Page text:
Got over to the soda aisle, all full except Pepsi products (I really like Diet Pepsi, Diet Coke, not so much). Evidently, there's a supply problem for tin cans in Pepsi-Land.

      But thanks for presenting me with the opportunity to work this into the post.


    4. Since I use 2-liter bottles, and pour into 16.5oz bottles for drinking purposes (cap is so much nicer than just open soda) I don't give a darned about cans. Now if 2 liter plastic bottles or their lids were in short supply, well, end of world.

      Just picked up my turkey breasts for Thanksgiving. Same price as last year, plenty available. Now, if I was listening to the eneMedia, there should be shooting and fighting in the bird aisle.

    5. The HEB was out of the small bottles and only had two rows of the 2 liter (so 16 bottles there total?). Other flavors of Pepsi products were virtually non-existent in cans and small bottles, but well stocked in the 2 liters.

      I got my Turkey last week, JIC. Yesterday when I was in the meat dept, there were tons of them available. So, yeah, hysteria instigation by the press.

      Who knows?

  7. That ended up being another case of "cheap thrills", with a touch of humor. It's good when the thrills stay cheap...

  8. Er, yeah. So those metal 'eye covers' they make aren't supposed to be on the eye when one turns the eye on. Whodathunk? And, curiously, when one of those things is painted, the paint will catch fire if hot enough. And even more curiously, the unpainted ones smell like burning metal when they are heated to bright orange/red also. Apparently I had to be thorough with the scientific method and try both types. Fortunately no real damage was done either time, but the smell of burning metal is a hard one to get out of the air, usually necessitating a major air exchange and about a week.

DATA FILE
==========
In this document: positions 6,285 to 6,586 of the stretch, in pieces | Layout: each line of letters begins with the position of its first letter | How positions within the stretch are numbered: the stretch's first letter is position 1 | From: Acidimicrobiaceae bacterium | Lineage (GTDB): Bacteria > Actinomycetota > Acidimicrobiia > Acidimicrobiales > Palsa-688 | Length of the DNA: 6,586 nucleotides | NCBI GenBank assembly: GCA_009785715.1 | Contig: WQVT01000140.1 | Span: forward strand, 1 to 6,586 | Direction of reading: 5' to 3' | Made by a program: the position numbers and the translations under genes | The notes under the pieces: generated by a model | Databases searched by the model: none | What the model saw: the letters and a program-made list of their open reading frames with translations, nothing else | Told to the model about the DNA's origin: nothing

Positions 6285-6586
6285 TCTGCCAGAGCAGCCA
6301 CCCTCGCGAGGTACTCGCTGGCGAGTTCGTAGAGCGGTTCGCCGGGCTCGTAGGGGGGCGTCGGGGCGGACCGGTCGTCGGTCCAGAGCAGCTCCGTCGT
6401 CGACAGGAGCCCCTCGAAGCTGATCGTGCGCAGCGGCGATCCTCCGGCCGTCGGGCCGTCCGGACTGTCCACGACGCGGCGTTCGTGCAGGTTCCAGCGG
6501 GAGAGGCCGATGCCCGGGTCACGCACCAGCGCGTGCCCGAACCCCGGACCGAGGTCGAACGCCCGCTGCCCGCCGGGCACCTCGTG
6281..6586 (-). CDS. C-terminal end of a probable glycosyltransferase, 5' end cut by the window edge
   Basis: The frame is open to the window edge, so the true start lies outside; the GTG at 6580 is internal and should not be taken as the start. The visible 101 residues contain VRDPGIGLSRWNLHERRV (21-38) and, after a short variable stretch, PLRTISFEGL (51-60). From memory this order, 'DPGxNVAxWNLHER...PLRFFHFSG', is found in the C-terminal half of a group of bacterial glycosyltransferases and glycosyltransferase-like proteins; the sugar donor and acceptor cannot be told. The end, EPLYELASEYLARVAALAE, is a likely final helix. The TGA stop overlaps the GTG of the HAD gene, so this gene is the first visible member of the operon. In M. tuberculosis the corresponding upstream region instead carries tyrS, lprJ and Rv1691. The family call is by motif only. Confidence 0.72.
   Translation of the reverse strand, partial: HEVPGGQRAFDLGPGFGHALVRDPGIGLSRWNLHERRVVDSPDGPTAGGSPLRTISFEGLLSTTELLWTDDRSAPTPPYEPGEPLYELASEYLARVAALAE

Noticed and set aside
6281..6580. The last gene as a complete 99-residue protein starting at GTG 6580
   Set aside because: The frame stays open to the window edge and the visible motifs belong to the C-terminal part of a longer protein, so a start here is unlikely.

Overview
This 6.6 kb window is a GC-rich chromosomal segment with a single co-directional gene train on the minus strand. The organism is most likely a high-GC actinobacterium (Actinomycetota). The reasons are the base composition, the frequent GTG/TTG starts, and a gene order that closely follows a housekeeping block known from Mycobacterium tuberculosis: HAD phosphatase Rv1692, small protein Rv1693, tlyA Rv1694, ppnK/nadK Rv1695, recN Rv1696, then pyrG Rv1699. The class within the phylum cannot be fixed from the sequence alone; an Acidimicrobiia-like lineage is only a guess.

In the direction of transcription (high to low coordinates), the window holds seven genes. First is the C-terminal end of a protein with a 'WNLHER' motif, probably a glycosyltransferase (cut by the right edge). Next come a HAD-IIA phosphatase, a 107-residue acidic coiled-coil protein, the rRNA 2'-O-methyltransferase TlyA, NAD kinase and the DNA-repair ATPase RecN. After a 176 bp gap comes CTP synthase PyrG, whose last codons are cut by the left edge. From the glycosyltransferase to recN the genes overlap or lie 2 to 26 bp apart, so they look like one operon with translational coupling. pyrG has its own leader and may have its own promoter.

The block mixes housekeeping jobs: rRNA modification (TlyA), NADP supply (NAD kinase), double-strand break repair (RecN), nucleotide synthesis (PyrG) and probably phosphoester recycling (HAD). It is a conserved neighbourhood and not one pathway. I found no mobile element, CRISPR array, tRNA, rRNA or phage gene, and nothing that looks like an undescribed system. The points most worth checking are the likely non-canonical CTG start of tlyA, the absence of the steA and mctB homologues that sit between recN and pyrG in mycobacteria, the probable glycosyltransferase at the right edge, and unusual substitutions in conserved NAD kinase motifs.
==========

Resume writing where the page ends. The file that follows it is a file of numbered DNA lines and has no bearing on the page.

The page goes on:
As to the burner pans that you have covered in aluminum foil, they make nice enameled burner pans that don't rust as easily as the non-enameled ones and are easy to clean. With your setup, you could buy two sets and just automatically take the used ones and soak them for a day, put the clean ones on, and then put the now-clean burner pans in the ready-to-go box for the next guests.

    And I love an electric hot-water pot. Quick and easy and no fuss. In fact, one used to be in our 'travel kitchen' box wherever we went unless we were really primitive camping (which is neat when young, not so neat when older or dealing with disabilities.) It now resides in the kitchen and is used almost daily. And, no, I've never tried to boil water by turning on the eye underneath it when it's on the stove.